The radical transparency organization WikiLeaks have released 57,000 personal emails from President Recep Ergodan son-in-law and Minister of Oil Berat Albayrak, in which it is showed his big influence in Turkey´s political scene as many other delicate subjects related to his father´s regime, as the relationships with terrorist group ISIS.
Berat Albayrak Is Related To The Company Implicated In ISIS Oil Imports
According to Oil Price, these emails from Berat Albayrak personal account revealed his correspondence regarding the company Powertrans, which has been implicated in oil imports from the terrorist group´s oil fields. Although Erdogan´s government banned any form of oil transportation in 2011, Wikileaks revealed that this law was applied to everyone except Powertrans, which was the only company who was allowed it to do it.
In addition to this delicate issue, the emails of Berat Albayrak also revealed the government´s attempts to control the press and social media, which has been one of the most criticized details about Erdogan´s regime, considering that freedom of speech is almost inexistent in Turkey because of the consequences that suffer any group that disseminate an information that doesn't fit the ruling coalition´s interests.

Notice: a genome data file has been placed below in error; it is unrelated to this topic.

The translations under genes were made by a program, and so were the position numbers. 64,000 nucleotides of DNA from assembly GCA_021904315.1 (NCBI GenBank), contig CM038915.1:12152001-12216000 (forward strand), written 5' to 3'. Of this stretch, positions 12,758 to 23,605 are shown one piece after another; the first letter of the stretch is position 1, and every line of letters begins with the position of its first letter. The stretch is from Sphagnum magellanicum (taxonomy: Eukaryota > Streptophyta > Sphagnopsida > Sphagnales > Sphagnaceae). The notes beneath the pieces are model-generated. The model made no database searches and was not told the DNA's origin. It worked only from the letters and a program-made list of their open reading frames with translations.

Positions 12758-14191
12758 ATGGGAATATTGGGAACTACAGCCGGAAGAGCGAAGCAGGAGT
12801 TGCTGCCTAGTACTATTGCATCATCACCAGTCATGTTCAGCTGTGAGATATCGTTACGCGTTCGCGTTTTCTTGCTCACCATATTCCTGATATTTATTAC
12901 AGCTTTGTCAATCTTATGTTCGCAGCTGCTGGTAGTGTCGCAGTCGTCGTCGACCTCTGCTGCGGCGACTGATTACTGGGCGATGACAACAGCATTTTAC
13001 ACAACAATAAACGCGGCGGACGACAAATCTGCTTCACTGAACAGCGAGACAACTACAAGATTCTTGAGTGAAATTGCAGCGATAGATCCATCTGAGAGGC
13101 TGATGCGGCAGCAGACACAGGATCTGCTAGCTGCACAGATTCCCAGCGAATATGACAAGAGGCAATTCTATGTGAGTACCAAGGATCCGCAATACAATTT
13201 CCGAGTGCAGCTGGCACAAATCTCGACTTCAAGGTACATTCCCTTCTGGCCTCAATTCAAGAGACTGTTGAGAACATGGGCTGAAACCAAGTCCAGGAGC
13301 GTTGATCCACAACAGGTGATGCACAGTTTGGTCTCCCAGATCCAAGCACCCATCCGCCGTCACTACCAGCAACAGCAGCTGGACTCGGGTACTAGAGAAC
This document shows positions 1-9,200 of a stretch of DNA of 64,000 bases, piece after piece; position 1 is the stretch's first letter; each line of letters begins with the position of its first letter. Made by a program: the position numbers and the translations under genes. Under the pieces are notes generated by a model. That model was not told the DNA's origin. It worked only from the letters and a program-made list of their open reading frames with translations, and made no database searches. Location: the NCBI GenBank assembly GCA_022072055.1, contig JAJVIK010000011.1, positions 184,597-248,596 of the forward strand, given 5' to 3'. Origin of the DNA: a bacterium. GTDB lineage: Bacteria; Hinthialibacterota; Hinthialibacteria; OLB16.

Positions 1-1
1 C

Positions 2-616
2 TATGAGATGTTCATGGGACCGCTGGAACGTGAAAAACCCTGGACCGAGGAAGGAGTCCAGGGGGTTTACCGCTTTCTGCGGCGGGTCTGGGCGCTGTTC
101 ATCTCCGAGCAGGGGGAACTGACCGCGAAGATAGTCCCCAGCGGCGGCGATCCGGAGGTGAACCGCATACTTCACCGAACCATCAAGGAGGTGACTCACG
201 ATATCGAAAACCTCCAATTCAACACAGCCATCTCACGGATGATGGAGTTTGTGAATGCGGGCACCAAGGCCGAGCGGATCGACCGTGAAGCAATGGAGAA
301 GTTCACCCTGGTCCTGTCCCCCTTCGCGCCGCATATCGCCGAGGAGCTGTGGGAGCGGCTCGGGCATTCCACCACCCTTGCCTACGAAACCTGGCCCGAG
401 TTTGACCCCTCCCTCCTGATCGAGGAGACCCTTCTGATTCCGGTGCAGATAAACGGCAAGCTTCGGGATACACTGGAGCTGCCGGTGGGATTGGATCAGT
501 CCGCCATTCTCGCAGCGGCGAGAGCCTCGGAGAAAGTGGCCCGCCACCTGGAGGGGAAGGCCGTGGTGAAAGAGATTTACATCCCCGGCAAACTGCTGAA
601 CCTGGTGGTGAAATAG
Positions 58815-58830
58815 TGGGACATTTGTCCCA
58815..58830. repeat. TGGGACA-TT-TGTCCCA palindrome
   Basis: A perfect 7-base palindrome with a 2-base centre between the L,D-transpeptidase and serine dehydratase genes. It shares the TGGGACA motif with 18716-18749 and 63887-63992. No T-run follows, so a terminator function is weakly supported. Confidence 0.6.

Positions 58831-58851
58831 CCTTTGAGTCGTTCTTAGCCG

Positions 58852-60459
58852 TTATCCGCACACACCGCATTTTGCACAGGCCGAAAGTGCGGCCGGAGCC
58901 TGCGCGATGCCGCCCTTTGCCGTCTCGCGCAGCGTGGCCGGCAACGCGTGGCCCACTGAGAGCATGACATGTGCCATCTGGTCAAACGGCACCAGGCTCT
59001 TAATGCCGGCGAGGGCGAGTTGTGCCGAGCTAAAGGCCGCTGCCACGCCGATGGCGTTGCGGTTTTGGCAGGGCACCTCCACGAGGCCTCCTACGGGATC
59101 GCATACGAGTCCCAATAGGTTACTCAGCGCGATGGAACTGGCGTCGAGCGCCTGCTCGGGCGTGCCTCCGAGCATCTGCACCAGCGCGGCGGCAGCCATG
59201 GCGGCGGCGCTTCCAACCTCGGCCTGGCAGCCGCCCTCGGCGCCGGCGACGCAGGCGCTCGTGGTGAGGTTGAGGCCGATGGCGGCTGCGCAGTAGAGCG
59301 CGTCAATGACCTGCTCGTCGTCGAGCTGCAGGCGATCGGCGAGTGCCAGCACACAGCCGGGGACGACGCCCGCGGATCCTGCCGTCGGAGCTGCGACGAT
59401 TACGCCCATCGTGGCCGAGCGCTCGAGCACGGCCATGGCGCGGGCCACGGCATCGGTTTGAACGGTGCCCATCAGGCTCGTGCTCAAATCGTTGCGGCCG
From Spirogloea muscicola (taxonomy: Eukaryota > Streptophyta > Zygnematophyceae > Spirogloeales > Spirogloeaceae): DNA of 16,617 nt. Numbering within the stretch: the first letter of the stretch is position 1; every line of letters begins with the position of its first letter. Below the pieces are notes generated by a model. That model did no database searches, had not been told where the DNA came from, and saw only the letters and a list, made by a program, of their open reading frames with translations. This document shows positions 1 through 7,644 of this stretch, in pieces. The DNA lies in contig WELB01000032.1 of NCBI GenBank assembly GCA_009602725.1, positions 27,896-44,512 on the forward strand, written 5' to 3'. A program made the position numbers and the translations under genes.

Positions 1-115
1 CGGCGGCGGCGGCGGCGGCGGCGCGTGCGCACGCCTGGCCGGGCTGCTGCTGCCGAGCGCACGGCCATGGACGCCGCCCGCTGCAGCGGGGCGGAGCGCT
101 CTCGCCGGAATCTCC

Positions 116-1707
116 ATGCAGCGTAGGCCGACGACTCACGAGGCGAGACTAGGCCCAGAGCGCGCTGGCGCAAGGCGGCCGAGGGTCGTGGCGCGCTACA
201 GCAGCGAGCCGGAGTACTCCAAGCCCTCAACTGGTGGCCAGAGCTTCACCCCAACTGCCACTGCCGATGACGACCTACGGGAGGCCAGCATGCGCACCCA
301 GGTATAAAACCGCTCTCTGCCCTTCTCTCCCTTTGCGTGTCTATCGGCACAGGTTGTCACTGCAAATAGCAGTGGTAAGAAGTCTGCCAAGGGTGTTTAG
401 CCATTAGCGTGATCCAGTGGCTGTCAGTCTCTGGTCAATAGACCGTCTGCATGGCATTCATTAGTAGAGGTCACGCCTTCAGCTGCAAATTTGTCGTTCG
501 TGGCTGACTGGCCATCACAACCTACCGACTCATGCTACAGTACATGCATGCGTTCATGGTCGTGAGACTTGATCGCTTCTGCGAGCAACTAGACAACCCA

Julian Assange Demanded Free Media And The Internet For Turkish People
Giving this situation, it was reported that WikiLeaks strongly criticized this issue, and detailed that a number of emails from Berat Albayrak account show that since the Gezi Park protest in 2013, the AKP has invested in controlling the social media, including actions like hiring people to work on Twitter in order to influence the messaging on the network.
Also, the non-profit organization´s leader Julian Assange stated that Turkey´s people need free internet and free media, and that the government is only eliminating critics by jailing journalist restrict the internet access to the citizens and shut down media, which doesn't do anything else that harm Turkish institutionalism.
Apparently, Berat Albayrak´s emails were sourced from Redhack, which is a Turkish hacktivist group that previously claimed to have obtained his emails and threatened him to release each one of them if the regime continued to arrest the opposition. Although some of the emails were actually published by this group, the regime eventually eliminated from the internet.